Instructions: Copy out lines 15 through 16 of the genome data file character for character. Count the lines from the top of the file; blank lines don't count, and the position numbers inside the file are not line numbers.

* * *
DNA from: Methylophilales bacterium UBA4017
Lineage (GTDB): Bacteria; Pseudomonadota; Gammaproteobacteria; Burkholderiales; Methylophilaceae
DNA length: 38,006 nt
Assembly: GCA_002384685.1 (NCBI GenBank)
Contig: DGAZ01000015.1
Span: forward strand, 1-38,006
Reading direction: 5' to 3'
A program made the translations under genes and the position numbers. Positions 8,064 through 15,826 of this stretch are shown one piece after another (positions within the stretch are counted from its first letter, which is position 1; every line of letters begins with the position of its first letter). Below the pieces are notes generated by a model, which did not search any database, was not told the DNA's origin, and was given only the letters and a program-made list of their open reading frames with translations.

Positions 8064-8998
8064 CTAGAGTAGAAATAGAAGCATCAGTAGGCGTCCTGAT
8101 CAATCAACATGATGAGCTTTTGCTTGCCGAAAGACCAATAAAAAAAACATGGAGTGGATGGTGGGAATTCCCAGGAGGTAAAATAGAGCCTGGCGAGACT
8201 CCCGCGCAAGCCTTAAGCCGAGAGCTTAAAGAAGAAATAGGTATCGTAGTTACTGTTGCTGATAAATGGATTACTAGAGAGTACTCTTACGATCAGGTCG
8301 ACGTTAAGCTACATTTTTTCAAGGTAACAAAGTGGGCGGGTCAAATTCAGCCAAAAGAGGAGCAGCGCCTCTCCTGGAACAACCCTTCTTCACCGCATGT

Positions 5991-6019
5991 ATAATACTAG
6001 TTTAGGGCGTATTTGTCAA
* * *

5991 ATAATACTAG
6001 TTTAGGGCGTATTTGTCAA